A mineral is a naturally occuring solid, with a particular crystal structure and either a particular chemical composition or a restricted range of chemical composition that can be described as a solid solution. (Thus the two dominant crystal forms of CaCO3, calcite and aragonite, are different minerals.) Rocks are solids made up of a collection of minerals. Rocks can be of three types: igneous, sedimentary, and metamorphic. Igneous rocks are produced by cooling of molten lava, and so are closely associated with heat transfer processes.
Some important minerals found in igneous rocks are summarized in this
|garnet||(Fe,Mg)Al(SiO)||Fe-rich almandine; Mg-rich pyrope|
Classification of Igneous Rocks
Important aspects of this classification of igneous rocks are:
differentiation, as measured by silica content. The silica content reflects fractionation between liquid and solid composition as material melts. The general character of melts is the reverse of the observed order of crystallization (known as Bowen's series), from first to crystallize (high temperature) to last (low temperature):
|olivine||Ca-feldspar||Fe, Mg, Ca rich|
Si, K rich
Upon melting (from bottom to top of the table) a high silica content reflects high degree of fractionation, low temperature of melting, liquid melt least like solid, i.e., most differentiated, from which derived. A low silica content reflects lower degree of fractionation, higher temperature of melting, liquid melt most like solid from which derived, i.e. less differentiated.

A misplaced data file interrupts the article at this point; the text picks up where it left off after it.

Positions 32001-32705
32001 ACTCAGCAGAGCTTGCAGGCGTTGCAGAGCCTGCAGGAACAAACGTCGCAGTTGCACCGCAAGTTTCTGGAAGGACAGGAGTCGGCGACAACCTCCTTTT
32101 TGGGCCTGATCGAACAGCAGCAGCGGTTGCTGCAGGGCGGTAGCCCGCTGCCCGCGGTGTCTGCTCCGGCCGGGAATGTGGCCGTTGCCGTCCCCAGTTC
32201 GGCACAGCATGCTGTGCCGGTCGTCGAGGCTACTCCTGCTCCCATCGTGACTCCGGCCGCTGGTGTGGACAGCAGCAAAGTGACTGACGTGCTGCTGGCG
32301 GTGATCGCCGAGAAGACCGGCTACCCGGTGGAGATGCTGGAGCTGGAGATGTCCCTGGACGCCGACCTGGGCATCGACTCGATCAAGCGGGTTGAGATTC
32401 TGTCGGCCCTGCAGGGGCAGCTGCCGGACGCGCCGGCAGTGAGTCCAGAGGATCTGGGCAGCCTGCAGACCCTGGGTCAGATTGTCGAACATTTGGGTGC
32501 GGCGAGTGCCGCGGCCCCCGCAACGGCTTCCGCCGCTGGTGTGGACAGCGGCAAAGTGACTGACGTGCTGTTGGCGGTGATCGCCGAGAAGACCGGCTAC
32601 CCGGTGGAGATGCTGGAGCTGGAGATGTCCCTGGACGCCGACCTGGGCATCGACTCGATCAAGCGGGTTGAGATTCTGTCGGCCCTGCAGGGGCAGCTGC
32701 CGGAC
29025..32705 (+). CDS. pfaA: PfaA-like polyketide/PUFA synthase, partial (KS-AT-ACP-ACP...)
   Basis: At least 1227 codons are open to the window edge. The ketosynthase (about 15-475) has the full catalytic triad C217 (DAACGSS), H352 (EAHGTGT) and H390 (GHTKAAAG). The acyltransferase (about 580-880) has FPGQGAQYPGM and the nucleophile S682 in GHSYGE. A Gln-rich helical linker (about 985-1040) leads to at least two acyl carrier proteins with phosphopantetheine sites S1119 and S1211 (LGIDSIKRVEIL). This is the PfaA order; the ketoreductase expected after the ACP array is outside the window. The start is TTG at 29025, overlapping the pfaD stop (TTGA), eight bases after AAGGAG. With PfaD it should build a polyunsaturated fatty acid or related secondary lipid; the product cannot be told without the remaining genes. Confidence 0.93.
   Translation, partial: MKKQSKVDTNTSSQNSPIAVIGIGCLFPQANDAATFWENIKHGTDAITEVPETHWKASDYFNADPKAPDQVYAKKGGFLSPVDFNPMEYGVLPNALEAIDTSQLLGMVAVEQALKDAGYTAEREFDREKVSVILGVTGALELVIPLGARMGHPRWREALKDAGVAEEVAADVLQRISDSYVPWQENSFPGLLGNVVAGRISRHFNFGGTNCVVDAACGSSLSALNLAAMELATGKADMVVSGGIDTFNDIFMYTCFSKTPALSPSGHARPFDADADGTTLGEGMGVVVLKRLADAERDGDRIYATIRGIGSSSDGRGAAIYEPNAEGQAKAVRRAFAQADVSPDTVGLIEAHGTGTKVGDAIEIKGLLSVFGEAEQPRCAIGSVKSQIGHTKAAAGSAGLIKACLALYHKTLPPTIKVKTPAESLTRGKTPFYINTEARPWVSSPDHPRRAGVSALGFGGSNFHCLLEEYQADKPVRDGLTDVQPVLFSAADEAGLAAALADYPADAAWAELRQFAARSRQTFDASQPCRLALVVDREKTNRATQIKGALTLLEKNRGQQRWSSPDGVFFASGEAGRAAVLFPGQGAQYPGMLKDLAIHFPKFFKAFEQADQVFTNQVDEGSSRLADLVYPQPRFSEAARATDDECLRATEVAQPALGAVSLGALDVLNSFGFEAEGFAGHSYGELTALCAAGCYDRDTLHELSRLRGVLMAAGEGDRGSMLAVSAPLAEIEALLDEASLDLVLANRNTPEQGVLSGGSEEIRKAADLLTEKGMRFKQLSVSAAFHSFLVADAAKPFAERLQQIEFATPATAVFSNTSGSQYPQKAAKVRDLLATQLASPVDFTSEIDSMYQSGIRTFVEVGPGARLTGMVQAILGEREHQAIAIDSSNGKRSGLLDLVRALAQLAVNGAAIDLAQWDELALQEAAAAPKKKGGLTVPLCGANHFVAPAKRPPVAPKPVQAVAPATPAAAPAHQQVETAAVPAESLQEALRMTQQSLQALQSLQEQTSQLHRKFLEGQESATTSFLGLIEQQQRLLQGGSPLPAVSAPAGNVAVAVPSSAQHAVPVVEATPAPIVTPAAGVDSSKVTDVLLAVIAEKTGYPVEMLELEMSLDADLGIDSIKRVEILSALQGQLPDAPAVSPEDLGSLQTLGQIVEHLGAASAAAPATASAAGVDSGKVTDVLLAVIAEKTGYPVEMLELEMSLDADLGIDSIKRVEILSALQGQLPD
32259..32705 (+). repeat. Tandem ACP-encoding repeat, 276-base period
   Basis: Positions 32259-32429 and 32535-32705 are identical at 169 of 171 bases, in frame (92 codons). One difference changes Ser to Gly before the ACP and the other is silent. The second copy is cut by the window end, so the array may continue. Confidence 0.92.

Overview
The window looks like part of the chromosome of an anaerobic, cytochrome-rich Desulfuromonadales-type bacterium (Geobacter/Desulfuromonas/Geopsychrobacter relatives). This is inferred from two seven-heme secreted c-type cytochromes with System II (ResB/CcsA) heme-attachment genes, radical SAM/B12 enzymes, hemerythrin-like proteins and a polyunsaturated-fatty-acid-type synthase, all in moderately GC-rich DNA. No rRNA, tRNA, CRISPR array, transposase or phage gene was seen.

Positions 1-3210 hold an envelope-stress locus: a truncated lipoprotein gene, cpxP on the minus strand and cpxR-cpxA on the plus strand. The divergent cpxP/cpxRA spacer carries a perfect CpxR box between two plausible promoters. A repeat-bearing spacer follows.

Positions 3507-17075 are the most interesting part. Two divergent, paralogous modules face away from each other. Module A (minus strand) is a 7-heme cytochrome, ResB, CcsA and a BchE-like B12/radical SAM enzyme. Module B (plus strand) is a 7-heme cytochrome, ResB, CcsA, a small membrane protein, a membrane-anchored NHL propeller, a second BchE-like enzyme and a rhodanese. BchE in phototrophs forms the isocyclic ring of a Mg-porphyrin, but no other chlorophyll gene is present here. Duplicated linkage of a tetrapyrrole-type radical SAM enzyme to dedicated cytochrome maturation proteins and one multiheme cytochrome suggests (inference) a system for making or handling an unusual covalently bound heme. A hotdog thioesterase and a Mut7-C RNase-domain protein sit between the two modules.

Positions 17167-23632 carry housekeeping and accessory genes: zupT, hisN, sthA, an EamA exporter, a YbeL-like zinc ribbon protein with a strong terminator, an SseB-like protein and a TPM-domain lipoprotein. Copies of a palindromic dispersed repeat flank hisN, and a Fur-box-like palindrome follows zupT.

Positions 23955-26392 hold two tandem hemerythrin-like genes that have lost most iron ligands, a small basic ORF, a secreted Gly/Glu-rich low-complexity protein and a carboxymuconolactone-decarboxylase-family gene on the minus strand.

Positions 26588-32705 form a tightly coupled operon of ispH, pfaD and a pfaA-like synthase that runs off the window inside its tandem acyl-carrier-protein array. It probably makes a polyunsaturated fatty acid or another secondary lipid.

rate of cooling, controlling crystallinity. Volcanic rocks extruded at surface are subject to rapid cooling and develop either glassy or very finely crystalline texture; plutonic rocks intruded into crust are insulated and cool slowly developing a coarsely crystalline texture.
The rock names assigned depend on chemistry/mineralogy (more or less differentiated) and texture (more or less rapidly cooled).
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